January 16, 2013

SYSTEMS MATTER, PLAYERS DON'T:

Speak My Language : As the players and schemes have changed, it's the way the Patriots talk that's continued their offensive dominance. (Chris Brown, January 16, 2013, Grantland)

New England's offense is a member of the NFL's third offensive family, the Erhardt-Perkins system. The offense was named after the two men, Ron Erhardt and Ray Perkins, who developed it while working for the Patriots under head coach Chuck Fairbanks in the 1970s. According to Perkins, it was assembled in the same way most such systems are developed. "I don't look at it as us inventing it," he explained. "I look at it as a bunch of coaches sitting in rooms late at night organizing and getting things together to help players be successful."

The backbone of the Erhardt-Perkins system is that plays -- pass plays in particular -- are not organized by a route tree or by calling a single receiver's route, but by what coaches refer to as "concepts." Each play has a name, and that name conjures up an image for both the quarterback and the other players on offense. And, most importantly, the concept can be called from almost any formation or set. Who does what changes, but the theory and tactics driving the play do not. "In essence, you're running the same play," said Perkins. "You're just giving them some window-dressing to make it look different."

The biggest advantage of the concept-based system is that it operates from the perspective of the most critical player on offense: the quarterback. In other systems, even if the underlying principles are the exact same, the play and its name might be very different. Rather than juggling all this information in real time, an Erhardt-Perkins quarterback only has to read a given arrangement of receivers. "You can cut down on the plays and get different looks from your formations and who's in them. It's easier for the players to learn. It's easier for the quarterback to learn," former Patriots offensive coordinator Charlie Weis said back in 2000. "You get different looks without changing his reads. You don't need an open-ended number of plays."


This simplicity is one of the reasons coaches around the league have been gravitating to the Erhardt-Perkins approach. "Concepts benefit you because you can plug different guys into different formations, into different personnel groups, and if they understand the concept, it gives you more flexibility," [...]

With the help of his assistants, Belichick's primary innovation was to go from an Erhardt-Perkins offense to an Erhardt-Perkins system, built on its method of organizing and naming plays. The offense itself would be philosophically neutral. This is how, using the terminology and framework of what was once thought to be the league's least progressive offensive system, Brady and Belichick built one of the most consistently dynamic and explosive offenses in NFL history. From conservative to spread to blistering no-huddle, the tactics -- and players -- have changed while the underlying approach has not.2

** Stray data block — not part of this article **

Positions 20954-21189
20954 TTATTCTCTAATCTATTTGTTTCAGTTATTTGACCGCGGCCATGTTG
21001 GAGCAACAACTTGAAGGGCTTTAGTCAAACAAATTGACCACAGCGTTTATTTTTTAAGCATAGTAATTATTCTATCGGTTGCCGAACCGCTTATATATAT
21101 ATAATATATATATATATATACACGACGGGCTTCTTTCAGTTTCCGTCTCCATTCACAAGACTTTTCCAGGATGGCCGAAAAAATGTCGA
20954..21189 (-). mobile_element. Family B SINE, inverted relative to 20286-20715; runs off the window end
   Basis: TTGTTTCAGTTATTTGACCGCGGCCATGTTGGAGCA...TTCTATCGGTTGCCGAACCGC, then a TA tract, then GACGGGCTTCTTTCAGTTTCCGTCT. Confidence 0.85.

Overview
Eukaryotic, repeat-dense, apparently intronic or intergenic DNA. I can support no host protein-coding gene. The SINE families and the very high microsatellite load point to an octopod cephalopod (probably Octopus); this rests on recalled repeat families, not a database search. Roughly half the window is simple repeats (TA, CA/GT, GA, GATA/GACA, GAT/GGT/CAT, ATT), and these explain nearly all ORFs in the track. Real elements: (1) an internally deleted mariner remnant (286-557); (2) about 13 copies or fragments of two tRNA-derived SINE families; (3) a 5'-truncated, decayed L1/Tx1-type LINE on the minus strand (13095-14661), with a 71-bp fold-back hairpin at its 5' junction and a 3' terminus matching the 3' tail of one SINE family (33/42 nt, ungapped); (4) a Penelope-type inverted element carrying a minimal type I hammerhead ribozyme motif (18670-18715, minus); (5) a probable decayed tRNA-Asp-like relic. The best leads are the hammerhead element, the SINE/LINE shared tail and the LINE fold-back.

Let's look at a play that has long been a staple of the Patriots attack. This is actually two different concepts put together -- "ghost/tosser," which has the Patriots run the ghost concept to one side and the tosser concept to the other. Ghost has the outermost receiver, whoever it is, run a vertical route, one inside receiver run to a depth of roughly eight yards before breaking flat to the outside, and the innermost receiver run immediately to the flat. It's a form of the "stick" or "turn" concept that essentially every NFL team uses. On the other side, tosser means that the receivers run the double-slant concept. The page below is from the Patriots' playbook.

The theory here is that no matter the formation, there is an outside receiver, an inside receiver, and a middle receiver, and each will be responsible for running his designated route. For the quarterback, this means the play can be run repeatedly, from different formations and with different personnel, all while his read stays effectively the same. Once receivers understand each concept, they only have to know at which position they're lined up. The personnel and formation might cause the defense to respond differently, but for New England those changes only affect which side Brady prefers or which receiver he expects to be open. This conceptual approach is how the Patriots are able to run the same basic plays, whether spreading the field with four or five receivers or using multiple tight ends and running backs.

The most recent innovation to fall into New England's Erhardt-Perkins framework is a commitment to the no-huddle. In 2012, the Patriots were the league leaders in total plays, first downs, points, and yards -- all by a significant margin. Other teams have dabbled in the no-huddle, but they can't commit to it like the Patriots can, for one simple reason: terminology. No team that uses the Coryell or true West Coast systems can adapt easily to a fully functional up-tempo no-huddle because, simply, they can't communicate that efficiently. The Patriots are built to communicate in one- or two-word designations, and so, with judicious use of code words, it's simply a matter of translating what they already do into a no-huddle pace.
Posted by at January 16, 2013 7:13 PM
  
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